31 mai 2016

Docker Cleanup

Most Docker newcomers are disappointed when,  at some time, after various experiments with Docker, they hit a no space left on device issue. Docker indeed do store all containers, images and volumes in /var/lib/docker, which can quickly grow to gigabytes.

One can find tons of blog post about how to cleanup this folder. Here I'd like to give my own tips, and to explain them in detail, so you don't run random command found by Googling the Internet.

/var/lib/docker is used to store :

  • docker images
  • docker container descriptors
  • docker networks descriptors
  • docker volumes
  • containers' layers (depends on the storage driver you used. Typically AUFS)

Terminated containers

I use docker a lot to experiment unix commands, so use to run docker run --it ubuntu bash. When you run a container without the --rm option, container still exists on disk after the command complete. So doing this will create tons of containers, and layers for things I modified on container's filesystem. For this reason I created an alias docker-run to ensure I don't forget this option. But this option can't be used with -d (run in background) so I can't use it when I want to run some backend service for testing purpose. 

As the end of the day, I have tons of stopped containers that I don't use anymore, and will just consume disk in /var/lib/docker. So I use this command to run some cleanup :

docker rm -v $(docker ps --filter status=exited -q)

this command do list all exited containers (thanks to status filter), and only dump their ID (-q). This ID list is used by the remove command to cleanup containers, including volumes they where using.

Unused volumes

Volumes ? Yes, when you run a container which has been built with a VOLUME command in it's Dockerfile, docker do implicitly create a volume on disk, and may copy data from container image in this volume. This can result in significant disk consumption. Removing a container with -v option do force docker to remove such volumes. This doesn't apply to bind mount volumes, only to volumes created by docker daemon.

If you already removed your containers without using -v, volumes remain orphaned in /var/lib/docker. You can remove them as well using :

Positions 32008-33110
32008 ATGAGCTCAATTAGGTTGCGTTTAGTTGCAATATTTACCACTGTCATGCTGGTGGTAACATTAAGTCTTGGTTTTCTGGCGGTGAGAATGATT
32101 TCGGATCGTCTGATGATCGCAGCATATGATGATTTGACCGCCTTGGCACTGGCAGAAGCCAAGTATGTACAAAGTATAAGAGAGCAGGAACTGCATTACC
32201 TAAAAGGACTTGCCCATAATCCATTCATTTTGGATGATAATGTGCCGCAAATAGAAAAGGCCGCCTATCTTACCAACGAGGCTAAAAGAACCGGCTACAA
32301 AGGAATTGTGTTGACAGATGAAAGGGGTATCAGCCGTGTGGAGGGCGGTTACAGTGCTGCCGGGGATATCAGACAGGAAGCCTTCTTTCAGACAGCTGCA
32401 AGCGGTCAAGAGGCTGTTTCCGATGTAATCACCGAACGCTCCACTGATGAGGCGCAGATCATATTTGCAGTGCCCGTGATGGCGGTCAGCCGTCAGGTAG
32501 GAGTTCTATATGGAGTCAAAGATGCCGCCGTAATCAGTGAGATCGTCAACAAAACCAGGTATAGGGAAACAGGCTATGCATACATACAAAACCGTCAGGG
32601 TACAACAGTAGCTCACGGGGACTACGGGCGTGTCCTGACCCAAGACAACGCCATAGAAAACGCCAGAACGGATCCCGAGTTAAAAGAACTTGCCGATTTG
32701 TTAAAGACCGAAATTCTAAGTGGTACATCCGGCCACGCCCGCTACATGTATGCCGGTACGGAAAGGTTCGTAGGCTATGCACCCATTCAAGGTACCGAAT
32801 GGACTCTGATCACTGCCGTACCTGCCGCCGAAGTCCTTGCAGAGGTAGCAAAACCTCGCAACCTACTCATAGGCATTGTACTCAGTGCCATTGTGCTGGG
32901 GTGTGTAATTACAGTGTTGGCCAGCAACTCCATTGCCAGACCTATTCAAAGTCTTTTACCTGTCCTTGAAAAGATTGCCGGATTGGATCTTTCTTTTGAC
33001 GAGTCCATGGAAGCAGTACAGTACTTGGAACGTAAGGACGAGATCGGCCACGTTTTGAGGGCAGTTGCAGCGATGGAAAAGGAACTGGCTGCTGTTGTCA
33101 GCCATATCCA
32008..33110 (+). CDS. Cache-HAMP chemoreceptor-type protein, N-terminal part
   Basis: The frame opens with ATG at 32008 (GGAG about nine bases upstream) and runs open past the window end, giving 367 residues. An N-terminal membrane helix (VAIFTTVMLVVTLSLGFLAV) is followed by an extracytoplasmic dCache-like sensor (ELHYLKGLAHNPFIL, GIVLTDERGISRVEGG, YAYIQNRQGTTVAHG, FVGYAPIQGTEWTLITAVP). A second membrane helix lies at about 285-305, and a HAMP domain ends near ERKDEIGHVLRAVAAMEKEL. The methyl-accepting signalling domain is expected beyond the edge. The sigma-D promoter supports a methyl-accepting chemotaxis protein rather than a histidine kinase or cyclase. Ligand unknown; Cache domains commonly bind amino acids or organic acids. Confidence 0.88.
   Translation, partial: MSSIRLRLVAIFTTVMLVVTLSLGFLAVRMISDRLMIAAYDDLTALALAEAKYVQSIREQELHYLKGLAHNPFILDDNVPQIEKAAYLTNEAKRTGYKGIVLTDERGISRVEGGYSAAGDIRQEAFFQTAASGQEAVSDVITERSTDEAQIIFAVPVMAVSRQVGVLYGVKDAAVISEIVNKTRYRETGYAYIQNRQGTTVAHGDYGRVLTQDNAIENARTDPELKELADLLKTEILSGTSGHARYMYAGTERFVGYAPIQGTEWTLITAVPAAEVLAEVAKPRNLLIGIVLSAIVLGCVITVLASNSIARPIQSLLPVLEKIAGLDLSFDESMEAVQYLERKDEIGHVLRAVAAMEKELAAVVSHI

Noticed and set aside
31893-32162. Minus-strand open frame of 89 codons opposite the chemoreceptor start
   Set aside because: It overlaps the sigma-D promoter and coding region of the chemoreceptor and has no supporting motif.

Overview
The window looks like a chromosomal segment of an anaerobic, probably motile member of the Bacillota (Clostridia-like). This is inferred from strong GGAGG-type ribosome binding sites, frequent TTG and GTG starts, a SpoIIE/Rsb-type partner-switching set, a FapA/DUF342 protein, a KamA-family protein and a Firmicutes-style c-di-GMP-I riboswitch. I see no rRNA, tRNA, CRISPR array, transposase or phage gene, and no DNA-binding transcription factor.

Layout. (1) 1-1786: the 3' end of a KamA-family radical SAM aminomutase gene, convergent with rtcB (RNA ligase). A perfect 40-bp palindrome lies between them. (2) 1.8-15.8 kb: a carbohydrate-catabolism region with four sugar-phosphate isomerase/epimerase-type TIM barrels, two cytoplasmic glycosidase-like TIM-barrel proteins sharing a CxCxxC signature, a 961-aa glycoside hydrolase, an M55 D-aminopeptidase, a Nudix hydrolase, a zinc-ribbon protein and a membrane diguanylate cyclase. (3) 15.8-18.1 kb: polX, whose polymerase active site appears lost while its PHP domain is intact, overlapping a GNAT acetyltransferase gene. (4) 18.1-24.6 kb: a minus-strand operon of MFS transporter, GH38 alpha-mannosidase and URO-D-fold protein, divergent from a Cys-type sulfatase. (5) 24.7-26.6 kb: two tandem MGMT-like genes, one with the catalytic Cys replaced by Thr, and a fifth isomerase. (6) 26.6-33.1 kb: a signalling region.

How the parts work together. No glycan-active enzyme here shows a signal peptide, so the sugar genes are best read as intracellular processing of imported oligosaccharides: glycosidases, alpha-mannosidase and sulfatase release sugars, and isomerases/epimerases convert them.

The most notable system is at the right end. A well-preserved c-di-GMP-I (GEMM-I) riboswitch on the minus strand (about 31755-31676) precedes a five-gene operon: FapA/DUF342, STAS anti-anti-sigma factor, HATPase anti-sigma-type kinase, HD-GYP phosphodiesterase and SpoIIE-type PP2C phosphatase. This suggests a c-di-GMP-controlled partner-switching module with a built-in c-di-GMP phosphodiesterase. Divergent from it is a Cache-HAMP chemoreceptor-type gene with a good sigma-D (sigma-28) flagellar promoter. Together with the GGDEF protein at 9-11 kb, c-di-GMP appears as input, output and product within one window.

docker volume rm $(docker volume ls -q -f 'dangling=true')

the "dangling" filter do select volumes that aren't referenced by any container.

Note: one can find many scripts to do comparable cleanup by directly making changes to /var/lib/docker. Those script where written before docker volume command was introduced in 1.9. Don't use them. Directly hacking your docker daemon storage isn't a good idea when you have a clean API for this purpose.

Unused images

You can also use a comparable dangling filter with images, this one will detect image layers that are not referenced by a tag, which in many cases is the result of running docker builds.

docker rmi $(sudo docker images -f "dangling=true" -q)

what about obsolete / unused images ?
You can find some script to detect images which aren't used by a container on your system. For production environment this can make sense, but for my workstation this would remove mostly all docker images, as most container I run don't keep running all day long.

Docker doesn't track image use by containers, this issue is tracking attempt to change this, so writing a garbage collector would be simpler. So far I'm using https://github.com/ndeloof/docker-gc to collect image usage based on docker events. Not perfect, but does the job.

Hope this helps.

1 commentaires:

Thomas Broyer a dit…

Great post, thanks!

One typo: docker volume rather than docker volumes

And there's a sudo in the last command, where you didn't use sudo anywhere else.